US Soldier killed in Afghanistan helicopter crash

A US Army soldier from Skagway, Alaska, was killed in a helicopter crash in Afghanistan Oct. 27, military officials and the man’s family said.

Chief Warrant Officer Jacob Michael Sims, 36, died in a helicopter crash in Logar Province, Afghanistan, the Department of Defense said in a statement.

Six other US crew members were injured. The cause of the crash is under investigation, according to NATO’s Operation Resolute Support in Afghanistan.

A provincial governor’s spokesman told Stars and Stripes that the helicopter had “taken troops to the Kharwar district for a night raid” when it hit a tree, according to the newspaper.

On Camp Marmal in Afghanistan, Blackhawk crew members from the 12th Combat Aviation Brigade's Alpha Company 5th Battalion 158th Aviation perform after-operations checks on their UH-60 Blackhawk helicopter following night-operations in RC-North. US Army Photo by Capt. Michael Barranti.

On Camp Marmal in Afghanistan, Blackhawk crew members from the 12th Combat Aviation Brigade’s Alpha Company 5th Battalion 158th Aviation perform after-operations checks on their UH-60 Blackhawk helicopter following night-operations in RC-North. US Army Photo by Capt. Michael Barranti.

Stars and Stripes reported that the NATO coalition denied that the crash was the result of enemy action. It’s not clear whether Sims was the pilot of the helicopter that crashed.

Sims joined the Army in 1999 and trained as a combat engineer before becoming a UH-60 Blackhawk helicopter pilot, according to a biographical statement from the US Army’s Special Operations Command.

Related: US military helicopter crashes off southern coast of Yemen

The Department of Defense listed his hometown as Juneau. But Sims’ sister-in-law Trisha Sims said he grew up in Skagway and graduated from school there. Sims’ parents briefly lived in Juneau around the time that he joined the military, Trisha Sims said.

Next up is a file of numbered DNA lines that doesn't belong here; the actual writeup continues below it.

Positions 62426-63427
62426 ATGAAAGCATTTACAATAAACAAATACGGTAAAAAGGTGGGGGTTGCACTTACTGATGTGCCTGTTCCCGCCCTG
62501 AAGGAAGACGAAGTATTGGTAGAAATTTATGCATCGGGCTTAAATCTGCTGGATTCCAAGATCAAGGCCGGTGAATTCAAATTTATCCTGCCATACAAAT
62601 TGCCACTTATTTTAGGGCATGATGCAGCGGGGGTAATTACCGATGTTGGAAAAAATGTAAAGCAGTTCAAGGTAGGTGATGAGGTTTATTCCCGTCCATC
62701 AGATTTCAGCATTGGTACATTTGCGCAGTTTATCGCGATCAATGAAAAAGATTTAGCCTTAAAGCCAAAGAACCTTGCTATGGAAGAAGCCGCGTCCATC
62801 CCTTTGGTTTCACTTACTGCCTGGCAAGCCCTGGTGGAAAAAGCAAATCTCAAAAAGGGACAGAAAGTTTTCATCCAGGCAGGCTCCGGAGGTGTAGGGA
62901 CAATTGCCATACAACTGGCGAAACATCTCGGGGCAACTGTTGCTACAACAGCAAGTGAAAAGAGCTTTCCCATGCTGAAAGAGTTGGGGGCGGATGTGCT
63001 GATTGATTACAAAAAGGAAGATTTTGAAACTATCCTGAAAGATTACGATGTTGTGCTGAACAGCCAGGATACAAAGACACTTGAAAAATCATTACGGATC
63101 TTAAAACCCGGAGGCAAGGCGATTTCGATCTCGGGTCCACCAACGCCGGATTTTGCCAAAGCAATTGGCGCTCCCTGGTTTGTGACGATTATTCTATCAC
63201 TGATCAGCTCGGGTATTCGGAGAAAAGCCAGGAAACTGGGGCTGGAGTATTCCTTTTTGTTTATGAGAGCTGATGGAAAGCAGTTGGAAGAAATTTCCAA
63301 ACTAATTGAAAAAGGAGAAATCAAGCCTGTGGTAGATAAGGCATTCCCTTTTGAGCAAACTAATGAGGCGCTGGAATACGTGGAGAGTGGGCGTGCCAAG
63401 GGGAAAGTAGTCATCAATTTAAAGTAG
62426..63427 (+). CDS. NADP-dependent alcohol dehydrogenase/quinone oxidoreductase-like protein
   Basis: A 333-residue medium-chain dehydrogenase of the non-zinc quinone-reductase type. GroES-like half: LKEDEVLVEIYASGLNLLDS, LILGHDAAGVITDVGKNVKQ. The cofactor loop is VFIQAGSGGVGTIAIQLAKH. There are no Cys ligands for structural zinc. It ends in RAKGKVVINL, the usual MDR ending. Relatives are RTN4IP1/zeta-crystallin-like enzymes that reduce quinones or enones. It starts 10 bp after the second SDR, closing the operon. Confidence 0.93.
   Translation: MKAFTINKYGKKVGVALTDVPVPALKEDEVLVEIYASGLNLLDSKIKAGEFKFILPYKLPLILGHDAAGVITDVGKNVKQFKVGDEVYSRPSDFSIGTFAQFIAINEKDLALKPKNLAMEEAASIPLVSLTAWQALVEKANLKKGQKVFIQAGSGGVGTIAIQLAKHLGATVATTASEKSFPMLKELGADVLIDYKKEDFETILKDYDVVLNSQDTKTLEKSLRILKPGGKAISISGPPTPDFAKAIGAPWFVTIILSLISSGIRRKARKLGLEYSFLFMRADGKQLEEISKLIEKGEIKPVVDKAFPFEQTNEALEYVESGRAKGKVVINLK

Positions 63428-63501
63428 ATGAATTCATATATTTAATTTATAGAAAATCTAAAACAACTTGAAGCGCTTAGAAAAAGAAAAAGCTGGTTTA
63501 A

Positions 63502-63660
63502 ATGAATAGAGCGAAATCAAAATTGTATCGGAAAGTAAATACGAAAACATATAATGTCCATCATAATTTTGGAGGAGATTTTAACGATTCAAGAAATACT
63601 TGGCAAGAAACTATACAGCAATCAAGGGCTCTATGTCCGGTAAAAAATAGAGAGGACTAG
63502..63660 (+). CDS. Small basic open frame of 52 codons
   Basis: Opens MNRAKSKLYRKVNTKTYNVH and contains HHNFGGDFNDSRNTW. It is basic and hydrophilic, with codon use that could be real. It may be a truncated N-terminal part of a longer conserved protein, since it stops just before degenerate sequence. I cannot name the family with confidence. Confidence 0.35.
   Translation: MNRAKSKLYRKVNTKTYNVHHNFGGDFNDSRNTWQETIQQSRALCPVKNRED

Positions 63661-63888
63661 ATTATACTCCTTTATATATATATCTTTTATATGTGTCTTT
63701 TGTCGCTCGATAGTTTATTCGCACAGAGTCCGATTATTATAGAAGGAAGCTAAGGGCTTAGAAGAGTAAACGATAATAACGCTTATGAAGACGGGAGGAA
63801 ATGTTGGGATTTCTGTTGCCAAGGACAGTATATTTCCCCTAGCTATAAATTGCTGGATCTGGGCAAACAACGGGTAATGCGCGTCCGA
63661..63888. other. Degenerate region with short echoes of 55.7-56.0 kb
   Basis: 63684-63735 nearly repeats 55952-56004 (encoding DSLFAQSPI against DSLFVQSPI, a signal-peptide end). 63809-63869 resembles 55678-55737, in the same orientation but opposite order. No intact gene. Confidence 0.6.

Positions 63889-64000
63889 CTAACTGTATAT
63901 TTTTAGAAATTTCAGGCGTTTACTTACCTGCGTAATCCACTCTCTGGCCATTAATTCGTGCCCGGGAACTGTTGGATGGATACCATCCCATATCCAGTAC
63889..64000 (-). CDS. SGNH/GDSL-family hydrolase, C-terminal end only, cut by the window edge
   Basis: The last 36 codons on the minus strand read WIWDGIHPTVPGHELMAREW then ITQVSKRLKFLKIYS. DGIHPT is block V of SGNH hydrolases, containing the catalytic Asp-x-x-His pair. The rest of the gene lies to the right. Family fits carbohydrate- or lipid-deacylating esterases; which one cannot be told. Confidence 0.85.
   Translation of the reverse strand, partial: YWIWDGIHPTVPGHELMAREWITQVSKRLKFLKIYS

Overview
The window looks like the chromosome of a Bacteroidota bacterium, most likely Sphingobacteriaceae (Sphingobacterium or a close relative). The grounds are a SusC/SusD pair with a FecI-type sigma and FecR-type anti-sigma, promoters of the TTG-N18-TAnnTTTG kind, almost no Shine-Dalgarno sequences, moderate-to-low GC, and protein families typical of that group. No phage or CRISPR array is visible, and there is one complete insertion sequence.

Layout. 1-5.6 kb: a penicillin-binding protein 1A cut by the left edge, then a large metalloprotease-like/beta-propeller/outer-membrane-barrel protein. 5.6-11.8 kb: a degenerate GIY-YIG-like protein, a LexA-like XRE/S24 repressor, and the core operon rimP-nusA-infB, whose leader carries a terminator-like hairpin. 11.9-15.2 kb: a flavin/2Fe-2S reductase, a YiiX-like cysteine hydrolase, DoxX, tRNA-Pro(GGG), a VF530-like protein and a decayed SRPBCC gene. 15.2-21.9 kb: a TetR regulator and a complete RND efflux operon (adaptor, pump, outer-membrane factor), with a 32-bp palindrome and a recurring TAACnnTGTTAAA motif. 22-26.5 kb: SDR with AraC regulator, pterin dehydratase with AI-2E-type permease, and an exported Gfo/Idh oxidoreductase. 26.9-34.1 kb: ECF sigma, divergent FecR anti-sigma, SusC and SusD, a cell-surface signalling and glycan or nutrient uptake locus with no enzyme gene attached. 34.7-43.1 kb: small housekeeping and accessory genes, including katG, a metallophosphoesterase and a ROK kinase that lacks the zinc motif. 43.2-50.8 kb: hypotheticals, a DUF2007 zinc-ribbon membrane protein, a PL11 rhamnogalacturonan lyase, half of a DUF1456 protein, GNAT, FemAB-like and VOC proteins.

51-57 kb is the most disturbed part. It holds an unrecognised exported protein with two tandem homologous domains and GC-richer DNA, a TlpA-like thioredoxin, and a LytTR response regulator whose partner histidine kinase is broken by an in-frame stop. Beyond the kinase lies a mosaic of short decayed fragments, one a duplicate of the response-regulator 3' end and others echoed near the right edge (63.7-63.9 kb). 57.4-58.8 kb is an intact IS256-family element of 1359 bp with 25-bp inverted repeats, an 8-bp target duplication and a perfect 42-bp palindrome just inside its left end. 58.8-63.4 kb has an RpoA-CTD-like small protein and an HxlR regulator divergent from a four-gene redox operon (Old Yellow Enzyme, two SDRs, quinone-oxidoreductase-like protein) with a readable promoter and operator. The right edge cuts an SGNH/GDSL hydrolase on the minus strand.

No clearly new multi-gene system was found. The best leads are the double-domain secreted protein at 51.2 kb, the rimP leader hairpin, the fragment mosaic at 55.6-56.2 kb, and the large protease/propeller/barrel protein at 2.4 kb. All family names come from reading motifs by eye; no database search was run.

Sims was assigned to the 4th Battalion, 160 Special Operations Aviation Regiment at Joint Base Lewis-McChord in Washington State. The unit is known as the “Night Stalkers.”

He was a decorated veteran of numerous overseas operations in Kosovo, Iraq, and Afghanistan, according to his biography. His awards included an Air Medal and a Joint Service Commendation Medal.

A crew member from the C/4-160th SOAR (Night Stalkers) collects a rappel rope used by the Airmen of the 142nd Fighter Wing, 125th Special Tactics Squadron in Alternate Insertion Extraction training from a UH-60 Blackhawk, March 19, 2017, Portland Air National Guard Base, Ore. US Air National Guard photo by Tech. Sgt. John Hughel.

A crew member from the C/4-160th SOAR (Night Stalkers) collects a rappel rope used by the Airmen of the 142nd Fighter Wing, 125th Special Tactics Squadron in Alternate Insertion Extraction training from a UH-60 Blackhawk, March 19, 2017, Portland Air National Guard Base, Ore. US Air National Guard photo by Tech. Sgt. John Hughel.

“Jacob lived by a creed that few understand and even fewer embody,” said Colonel Philip Ryan, the commander of the 160th Special Operations Aviation Regiment. “He will not be forgotten and his legacy will endure through his family, friends, and fellow Night Stalkers.”

Alaska Governor Bill Walker on Oct. 29 ordered that US and Alaska flags be lowered to half-staff in honor of Sims.

“Chief Warrant Officer Sims and his family made the ultimate sacrifice for the rest of us,” Walker said in a statement. “Byron, Toni, Donna, and I are holding his parents, his wife, and his children in our daily prayers. While our state and our country lost a dedicated soldier, they lost their son, husband and father. Our military service members put themselves on the line in defense of the values we hold dear. We owe them a debt of gratitude.”

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